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Discussion Starter · #1 ·
I've been using scary sharp on my plane irons and chisels, and first went out and bought a granite slab, sharpening jig, and varieties of wet/dry paper from 220 to some thousand grit.

Using the jig took forever, and I even farmed out some of the first plane irons I had from Grandpa to a local sharpening service, as they were knicked up and I just couldn't cut through fast enough.

Since then, I've switched to freehand with a convex method I saw on some blog, and using WD40 to wet the paper after getting the idea from someone here. Now I can sharpen ebay finds and get knicks out quickly, but I'm mildly confused about why people go so high in grit on scary sharp... I'm finding the WD40 on 220 followed by an uncharged leather strop to be great, stick-to-your-finger-nail sharp.

So I realize that "what works for you is" good enough but I can't help but wonder what I'm missing as the benefit to the higher grits... I could see it maybe being easier to push the plane, but I'm already planing on a piece of countertop clamped in my jawhorse against a planing stop consisting of scrap clamped to the edge with crappy quick clamps... and it works. (some day the pile of SYP on my floor will be a proper bench, but not yet)

Anyhow: you fellows with stones higher than 220 grit or who do the paper higher than that... what benefit do you see in going up higher, apart from a pretty mirror finish?
 

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Master firewood maker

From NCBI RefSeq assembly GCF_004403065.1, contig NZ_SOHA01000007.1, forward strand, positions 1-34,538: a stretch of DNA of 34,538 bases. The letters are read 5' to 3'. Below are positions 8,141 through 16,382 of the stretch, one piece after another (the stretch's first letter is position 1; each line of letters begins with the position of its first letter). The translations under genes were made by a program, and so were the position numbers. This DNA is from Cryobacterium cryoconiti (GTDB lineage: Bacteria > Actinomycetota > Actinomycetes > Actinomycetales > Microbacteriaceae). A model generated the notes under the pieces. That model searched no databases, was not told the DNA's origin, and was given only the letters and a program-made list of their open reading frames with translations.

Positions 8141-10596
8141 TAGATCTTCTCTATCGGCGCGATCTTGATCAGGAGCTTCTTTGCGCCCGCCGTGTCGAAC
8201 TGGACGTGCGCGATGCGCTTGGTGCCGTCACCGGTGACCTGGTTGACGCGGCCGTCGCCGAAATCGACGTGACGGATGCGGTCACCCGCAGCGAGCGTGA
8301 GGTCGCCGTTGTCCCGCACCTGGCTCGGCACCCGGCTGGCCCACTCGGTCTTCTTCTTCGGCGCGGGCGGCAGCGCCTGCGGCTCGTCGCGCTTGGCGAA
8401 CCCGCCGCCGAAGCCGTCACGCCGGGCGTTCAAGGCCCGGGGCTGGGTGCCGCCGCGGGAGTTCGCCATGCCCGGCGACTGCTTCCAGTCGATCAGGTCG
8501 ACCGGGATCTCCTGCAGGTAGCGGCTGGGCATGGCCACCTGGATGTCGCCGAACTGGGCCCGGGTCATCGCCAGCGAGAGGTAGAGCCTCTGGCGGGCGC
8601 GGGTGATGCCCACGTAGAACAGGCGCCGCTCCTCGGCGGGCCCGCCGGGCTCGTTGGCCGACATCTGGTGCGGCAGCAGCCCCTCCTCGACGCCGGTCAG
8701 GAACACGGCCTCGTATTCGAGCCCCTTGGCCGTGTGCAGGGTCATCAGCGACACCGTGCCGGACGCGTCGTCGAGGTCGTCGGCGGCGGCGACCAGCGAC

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i would think that, the smoother (more polished) the blade's edge is, the smoother the resulting surface would be, because the edge is more uniform.

also, my understanding is that the more polished edge lasts longer between sharpenings ... ?

when i started sharpening my blades, i tried sharpening them freehand, and my results were not good. i'm 100% sure that is NOT because hand sharpening is a bad method, but because i have not learned how to do it well.

then i started using a honing guide, and my blades were MUCH sharper.

i just use dry sandpaper, and go through 220-500-800-1500-3000. it is only a few swipes each on 800, 1500, and 3000 (probably an extra minute or 2) to get a mirror polish.
 

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A sharper blade cuts easier. On softer wood you may not notice, but on harder woods or wood with wild grain, the sharper the better.

A sharper blade on wild grain should have less tearout. Sarge240 has a bench build thread in the General Woodworking forum. He is using Doug Fir and had a lot of tearout issues.

I sent him a couple of planes which are sharpened to 2400 grit and he is getting much less tearout.

I know some folks sharpen to higher grit. As you said it depends on what works for each of us.
 

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Discussion Starter · #4 ·
That makes sense... I've been using the planes in lieu of a powered jointer or planer so many of them are set for coarse cuts, and I have actually been a little disappointed with my smoother plane's performance... I'll have to take him up the grits and see if that makes the difference.
 

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From time to time, my carving tools need a tuneup on a 4K water stone then the leather strop with chrome green.
Otherwise, I use 1500 grit W&D paper (dry) and chrome green for all the crooked knives and spokeshaves. This seems entirely adequate for carving in both softwoods (cedar/pine/spruce) and light hardwood such as birch.

If and when you develop a very fine, polished edge, I do agree that it should cut well. However, I'm thinking that such an edge is much more vulnerable to crumpling. Next, some woodworkers believe that the wood surface must be progressively shredded with sandpaper.

While the metal may appear polished, one peep through a 20X loupe and all you see is a scratched surface that you can't resolve with your buck-naked eyeballs.
 
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